Table 2 presents the mean annual direct medical costs incurred by the ADHD patients and their mothers. These costs are broken down by type of medical service and the percentage of respondents using a particular medical service. The mean direct medical costs per child per year were over €2000, compared to €288 for the group of children with behaviour problems and €177 for the comparison group.
Table 2

Mean direct medical cost per year for children with ADHD and their mothersa (in euros)

Type of medical service

Costs per year (sd)

Percentage of the total direct medical costs

Respondents using the service [n (%)]

Children

  General practitioner

33 (18)

2

19 (29)

  Ambulatory mental health care

501 (416)

25

21 (32)

  Psychiatric practice

79 (71)

4

14 (22)

  Out-patient psychiatrist

52 (90)

3

9 (14)

  School doctor

25 (22)

1

8 (12)

  Paediatrician

144 (26)

7

55 (85)

  Medical specialist

26 (21)

1

7 (11)

  Physiotherapist

30 (35)

1

3 (5)

  Speech therapist

75 (88)

4

6 (9)

  Social worker

60 (91)

3

5 (8)

  Alternative health practitioner

32 (64)

2

4 (6)

  Hospital days

723 (2676)

35

1 (2)

  Medication

260 (59)

13

48 (75)

  Total

2,040 (943)

100

 

Mothersa

  General practitioner

54 (27)

7

26 (40)

  Ambulatory mental health care

412 (386)

57

19 (30)

  Psychiatric practice

74 (82)

10

7 (11)

  Out-patient psychiatrist

55 (89)

8

6 (9)

  Company doctor

11 (19)

2

6 (9)

  Social worker

57 (59)

8

8 (12)

  Consultant alcohol & drugs

2 (7)

0

1 (2)

  Alternative health practitioner

28 (39)

4

3 (5)

  Medication

35 (14)

5

28 (43)

  Total

728 (432)

100

 

aIn this study this group consisted of 82% mothers, 17% fathers, and 1% others, referred to as ‘mothers’

ADHD = attention-deficit hyperactivity disorder

The cost of hospital stays accounted for over one third of the annual costs for the ADHD patient group; the brunt of these costs were, however, borne by a single patient’s 84-day admission to a psychiatric hospital. If this patient is left out of the analysis, the mean direct medical costs fall to €1173. This reflects the substantial impact of a long stay admission to hospital. Ambulatory mental health care accounted for a quarter of the mean direct costs, as shown in Table 2. The paediatrician was the most commonly consulted health service. However, this was to be expected, as the group of children with ADHD was selected from a population being treated by a paediatrician for ADHD. Three quarters of the children diagnosed with ADHD were on medication, which accounted for 13% of the direct medical costs. The out-of-pocket costs per year for children with ADHD were on average nearly €20(SD €130). Children of both other groups did not have out-of-pocket costs.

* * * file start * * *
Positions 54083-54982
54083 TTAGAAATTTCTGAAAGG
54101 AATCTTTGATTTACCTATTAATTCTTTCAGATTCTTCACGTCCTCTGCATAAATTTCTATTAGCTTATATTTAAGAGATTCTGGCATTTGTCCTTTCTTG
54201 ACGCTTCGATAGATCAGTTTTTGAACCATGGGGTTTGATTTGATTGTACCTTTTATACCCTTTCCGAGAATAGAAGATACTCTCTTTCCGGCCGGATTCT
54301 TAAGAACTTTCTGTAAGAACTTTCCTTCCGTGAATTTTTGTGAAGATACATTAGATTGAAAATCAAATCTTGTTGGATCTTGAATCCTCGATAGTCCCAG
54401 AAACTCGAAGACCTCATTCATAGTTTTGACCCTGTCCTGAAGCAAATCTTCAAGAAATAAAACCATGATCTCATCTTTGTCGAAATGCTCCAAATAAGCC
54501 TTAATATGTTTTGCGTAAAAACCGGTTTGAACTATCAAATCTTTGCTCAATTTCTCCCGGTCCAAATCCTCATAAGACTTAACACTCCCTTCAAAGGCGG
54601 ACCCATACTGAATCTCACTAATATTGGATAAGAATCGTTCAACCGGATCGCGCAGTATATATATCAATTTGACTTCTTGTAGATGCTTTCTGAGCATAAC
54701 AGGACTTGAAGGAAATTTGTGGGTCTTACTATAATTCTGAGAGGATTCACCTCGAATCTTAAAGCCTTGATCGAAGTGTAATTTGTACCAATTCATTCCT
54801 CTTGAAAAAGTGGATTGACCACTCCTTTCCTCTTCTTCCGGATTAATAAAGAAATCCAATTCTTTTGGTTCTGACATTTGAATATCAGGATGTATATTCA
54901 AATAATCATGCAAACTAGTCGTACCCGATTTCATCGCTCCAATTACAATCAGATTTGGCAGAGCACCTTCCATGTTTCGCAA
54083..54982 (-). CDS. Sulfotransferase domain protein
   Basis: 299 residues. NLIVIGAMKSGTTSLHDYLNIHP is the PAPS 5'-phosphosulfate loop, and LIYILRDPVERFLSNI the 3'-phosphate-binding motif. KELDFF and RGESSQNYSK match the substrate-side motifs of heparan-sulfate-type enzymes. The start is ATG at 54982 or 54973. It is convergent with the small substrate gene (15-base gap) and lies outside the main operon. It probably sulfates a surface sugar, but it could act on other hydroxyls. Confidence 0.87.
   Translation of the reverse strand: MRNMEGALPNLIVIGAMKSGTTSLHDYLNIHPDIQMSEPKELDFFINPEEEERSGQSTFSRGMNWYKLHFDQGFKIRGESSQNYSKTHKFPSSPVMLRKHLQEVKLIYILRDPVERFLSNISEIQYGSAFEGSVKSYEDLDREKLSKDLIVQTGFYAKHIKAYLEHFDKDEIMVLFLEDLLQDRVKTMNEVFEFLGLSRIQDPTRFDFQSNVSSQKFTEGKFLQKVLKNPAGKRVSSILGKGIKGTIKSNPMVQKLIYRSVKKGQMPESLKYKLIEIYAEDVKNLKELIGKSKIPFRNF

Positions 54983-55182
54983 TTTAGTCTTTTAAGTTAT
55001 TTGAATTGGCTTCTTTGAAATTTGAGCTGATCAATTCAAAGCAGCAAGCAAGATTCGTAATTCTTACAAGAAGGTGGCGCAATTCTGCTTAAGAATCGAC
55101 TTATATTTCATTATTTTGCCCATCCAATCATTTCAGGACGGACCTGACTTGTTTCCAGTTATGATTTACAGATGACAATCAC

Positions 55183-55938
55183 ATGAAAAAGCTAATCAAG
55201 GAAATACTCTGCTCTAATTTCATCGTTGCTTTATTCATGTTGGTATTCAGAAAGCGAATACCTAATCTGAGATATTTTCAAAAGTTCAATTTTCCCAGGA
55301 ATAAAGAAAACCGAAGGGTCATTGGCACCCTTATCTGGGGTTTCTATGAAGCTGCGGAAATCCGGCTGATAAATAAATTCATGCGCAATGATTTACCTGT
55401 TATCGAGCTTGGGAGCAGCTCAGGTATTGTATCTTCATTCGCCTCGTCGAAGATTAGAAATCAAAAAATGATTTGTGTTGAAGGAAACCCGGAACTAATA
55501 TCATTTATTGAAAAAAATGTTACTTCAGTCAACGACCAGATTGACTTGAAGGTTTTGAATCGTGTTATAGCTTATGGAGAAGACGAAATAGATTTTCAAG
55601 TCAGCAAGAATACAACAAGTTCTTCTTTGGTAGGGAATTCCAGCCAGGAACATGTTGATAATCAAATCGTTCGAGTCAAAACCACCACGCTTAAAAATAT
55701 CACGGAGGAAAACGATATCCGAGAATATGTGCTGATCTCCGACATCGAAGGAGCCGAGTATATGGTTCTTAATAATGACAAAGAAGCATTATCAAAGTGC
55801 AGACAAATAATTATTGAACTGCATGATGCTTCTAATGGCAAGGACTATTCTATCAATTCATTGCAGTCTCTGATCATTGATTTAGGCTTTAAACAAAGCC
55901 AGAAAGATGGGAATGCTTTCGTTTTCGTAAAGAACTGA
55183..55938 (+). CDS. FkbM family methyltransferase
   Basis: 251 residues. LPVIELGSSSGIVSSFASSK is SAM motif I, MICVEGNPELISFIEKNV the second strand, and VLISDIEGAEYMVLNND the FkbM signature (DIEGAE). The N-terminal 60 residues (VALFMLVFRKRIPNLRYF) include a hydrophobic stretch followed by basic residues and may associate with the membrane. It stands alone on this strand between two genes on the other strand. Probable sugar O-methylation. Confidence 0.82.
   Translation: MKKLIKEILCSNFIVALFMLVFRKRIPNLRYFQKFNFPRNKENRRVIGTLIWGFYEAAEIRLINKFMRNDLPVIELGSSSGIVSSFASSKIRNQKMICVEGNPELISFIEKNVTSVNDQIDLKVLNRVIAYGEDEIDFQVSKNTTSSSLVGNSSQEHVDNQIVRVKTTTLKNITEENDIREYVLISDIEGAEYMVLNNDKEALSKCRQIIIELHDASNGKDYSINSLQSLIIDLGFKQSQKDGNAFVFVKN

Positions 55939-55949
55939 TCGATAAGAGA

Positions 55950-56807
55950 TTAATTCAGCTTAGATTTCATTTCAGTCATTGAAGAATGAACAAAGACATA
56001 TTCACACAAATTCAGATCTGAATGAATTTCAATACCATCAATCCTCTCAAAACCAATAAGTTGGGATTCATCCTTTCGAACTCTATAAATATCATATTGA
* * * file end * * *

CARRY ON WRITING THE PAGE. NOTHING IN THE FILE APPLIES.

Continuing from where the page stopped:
The mean direct medical costs per year for children who had psychiatric co-morbidities were €5908, compared to only €974 for children with ADHD alone. If the child who was admitted to hospital is left out, the mean costs of the group of patients with comorbidity would be reduced to €1946.

The mean medical costs per year for the mothers of the ADHD patients were over €700, as shown in Table 2. The total mean annual direct medical costs for the mothers of the children with behaviour problems were €202, and for the mothers of the children with no behaviour problems, €154.

For the mothers of the ADHD patients, visits to the ambulatory mental health care service accounted for over half of the mean direct medical costs per year. As a group, these mothers made significantly more use of and incurred significantly higher costs for mental health care, including the costs of ambulatory mental health care, psychiatric practice and outpatient psychiatric care, than did the mothers of the group of children with behaviour problems and of the mothers of the children with no behaviour problems, respectively €541, €47 and €35. Furthermore, 4 out of 10 mothers of the ADHD patients had consulted the general practitioner and slightly over 40% of the mothers were using psychotropic medications. Overall, a quarter of the mothers of the ADHD patients indicated that they had used health care services for themselves for reasons related to the behaviour problems of their child.

The annual mean direct medical costs for mothers of the ADHD patients with psychiatric comorbidity were €839, compared to mean direct medical costs of €755 for mothers of children with ADHD only

Indirect costs

Absence from work

About three quarters of the mothers of the ADHD patients had a paid job (see Table 1). This percentage was higher than that of the mothers in the two other groups (Table 1). Table 3 shows the indirect cost data for mothers with a paid job. For the group of mothers of the ADHD patients, 16% were absent from work due to health-related problems. The mean number of days absent from work per year was over 17 days. Generally, the period of absenteeism was relatively short; only one mother indicated she had been absent for a period of longer than two weeks. The mean indirect costs per year due to absence from work were €1691 per mother. By comparison, the mean annual number of missed days at work was nearly three days for the mothers of the children with behaviour problems, with corresponding mean annual costs of €408, and six days for the screen negatives with the corresponding mean annual costs of €674.